200189 Activity programs designed to improve public health and reform values 1900-1920

Tuesday, November 10, 2009

Ruth L. Schemm, EdD, OTR/L , Department of Health Policy and Public Health, University of the Sciences in Philadelphia, Philadelphia, PA
Kissick captured the complexity of health care reform when he described three sides of the iron triangle of services: cost, quality and access (1994). Efforts to reduce costs and increase access stimulate initiatives designed to decrease medical interventions. Moving beyond the notion of “fixing” someone's health, providers and third party payers now provide programs that target lifestyle choices. Present day programs may seem new and exciting, but this type of intervention was common in public health from 1900-1920.

This paper will use historiography to describe occupation or goal directed activities that were used by public health advocates to improve the lives of people with mental and physical disabilities. The Emmanuel Church Tuberculosis Class (1908-29), Arequipa Sanatorium for Working Women, (1911-41) and Marblehead Pottery (1907-26) were widely recognized by lay and professional audiences. Physician, nurse and therapy reformers used activities to teach proper living skills that would improve community health if adherence continued. Religious leaders, patients, family members and participants worked in sanatoriums, churches and hospitals with lay health workers to address TB, disabilities, mental illness and fatigue syndrome, using group support and crafts.

The Emmanuel Movement was initiated by Ellwood Worcester, a religious leader and psychologist, who recognized unmet needs and partnered with physician leaders Cabot, Hall and Pratt from Massachusetts General Hospital (MGH). Cabot felt that people received too many drugs and needed a “whole life change” to regain health (1907). Pratt, directed TB classes, prescribed outdoor living and patient activities such as journaling to achieve remarkable improvements. At Marblehead Sanatorium, Hall (1910), used a “work cure” to address the lack of energy and ennui of women suffering from neurasthenia, alternating craft work and rest periods to build habits of responsibility. Brown used similar methods with working-class women with tuberculosis in his sanatorium. All of these programs were designed to reward middle class behavior.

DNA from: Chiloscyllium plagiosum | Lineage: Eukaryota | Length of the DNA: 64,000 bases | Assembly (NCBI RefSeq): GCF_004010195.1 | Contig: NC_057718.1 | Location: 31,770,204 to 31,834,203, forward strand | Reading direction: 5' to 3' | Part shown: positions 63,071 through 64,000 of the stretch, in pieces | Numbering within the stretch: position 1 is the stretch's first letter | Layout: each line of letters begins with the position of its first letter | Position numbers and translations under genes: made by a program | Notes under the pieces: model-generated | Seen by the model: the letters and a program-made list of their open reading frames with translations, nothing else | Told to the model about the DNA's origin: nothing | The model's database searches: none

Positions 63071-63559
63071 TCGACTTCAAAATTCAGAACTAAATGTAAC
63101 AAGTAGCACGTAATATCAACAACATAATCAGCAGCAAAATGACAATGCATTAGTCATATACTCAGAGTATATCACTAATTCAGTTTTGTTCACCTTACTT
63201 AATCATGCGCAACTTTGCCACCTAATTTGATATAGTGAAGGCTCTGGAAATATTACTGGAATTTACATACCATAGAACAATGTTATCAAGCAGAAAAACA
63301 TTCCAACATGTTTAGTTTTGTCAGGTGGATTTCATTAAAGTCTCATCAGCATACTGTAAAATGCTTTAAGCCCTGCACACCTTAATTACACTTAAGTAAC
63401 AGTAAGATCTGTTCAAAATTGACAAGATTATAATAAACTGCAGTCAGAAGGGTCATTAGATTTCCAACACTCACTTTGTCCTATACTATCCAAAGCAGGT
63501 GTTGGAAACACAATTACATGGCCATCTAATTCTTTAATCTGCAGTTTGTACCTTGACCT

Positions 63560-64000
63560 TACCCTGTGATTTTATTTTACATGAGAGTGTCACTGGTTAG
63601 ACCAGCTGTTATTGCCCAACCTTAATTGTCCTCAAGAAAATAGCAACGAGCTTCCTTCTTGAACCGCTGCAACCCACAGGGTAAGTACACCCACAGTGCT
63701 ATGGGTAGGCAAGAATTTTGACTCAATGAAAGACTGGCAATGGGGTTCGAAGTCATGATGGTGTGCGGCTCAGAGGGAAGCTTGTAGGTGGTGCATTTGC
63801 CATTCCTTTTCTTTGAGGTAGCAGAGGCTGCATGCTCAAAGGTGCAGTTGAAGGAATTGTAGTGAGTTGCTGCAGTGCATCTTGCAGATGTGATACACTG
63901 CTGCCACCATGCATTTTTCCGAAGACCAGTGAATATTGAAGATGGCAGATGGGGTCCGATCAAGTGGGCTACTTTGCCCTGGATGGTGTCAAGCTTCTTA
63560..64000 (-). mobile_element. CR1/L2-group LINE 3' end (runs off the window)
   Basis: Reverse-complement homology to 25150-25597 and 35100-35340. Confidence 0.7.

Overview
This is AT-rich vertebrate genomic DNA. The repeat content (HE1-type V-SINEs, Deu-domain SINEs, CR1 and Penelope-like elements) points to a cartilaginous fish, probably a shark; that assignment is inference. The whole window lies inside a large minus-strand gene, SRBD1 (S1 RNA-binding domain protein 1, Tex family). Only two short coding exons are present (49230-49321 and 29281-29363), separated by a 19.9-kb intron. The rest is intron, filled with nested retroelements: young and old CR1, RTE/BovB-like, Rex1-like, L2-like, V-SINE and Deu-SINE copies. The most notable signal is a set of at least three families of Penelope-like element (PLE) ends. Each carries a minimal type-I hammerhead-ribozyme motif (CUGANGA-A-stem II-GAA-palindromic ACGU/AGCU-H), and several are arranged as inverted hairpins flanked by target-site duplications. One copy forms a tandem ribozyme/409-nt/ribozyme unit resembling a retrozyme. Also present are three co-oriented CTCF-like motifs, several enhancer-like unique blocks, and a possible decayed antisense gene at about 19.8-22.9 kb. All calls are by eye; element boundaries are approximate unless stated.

These reformers linked public health and social service initiatives to the expansion of their professional boundaries. Physicians delegated tasks to nurses, social workers, occupational and physical therapists and hospital administrators. Presently, as individuals ponder a plethora of sleekly targeted prevention programs, we might ponder the benefits and shortcomings of programs designed 100 years ago. Health goals were achieved but participants paid a cost such as needing to adopt middle class values if they wanted to continue to receive program benefits. Past ideas can inform the design of programs providing hindsight into benefits and shortfalls.

Learning Objectives:
1. Describe activity programs used by public health reformers during the Progressive Era to improve community health. 2. Examine images and ideas from programs at Emmanuel Church, Arequipa Sanatorium and Marblehead Pottery.

Keywords: History, Community Programs

Presenting author's disclosure statement:

Qualified on the content I am responsible for because: Research and publication.
Any relevant financial relationships? No

I agree to comply with the American Public Health Association Conflict of Interest and Commercial Support Guidelines, and to disclose to the participants any off-label or experimental uses of a commercial product or service discussed in my presentation.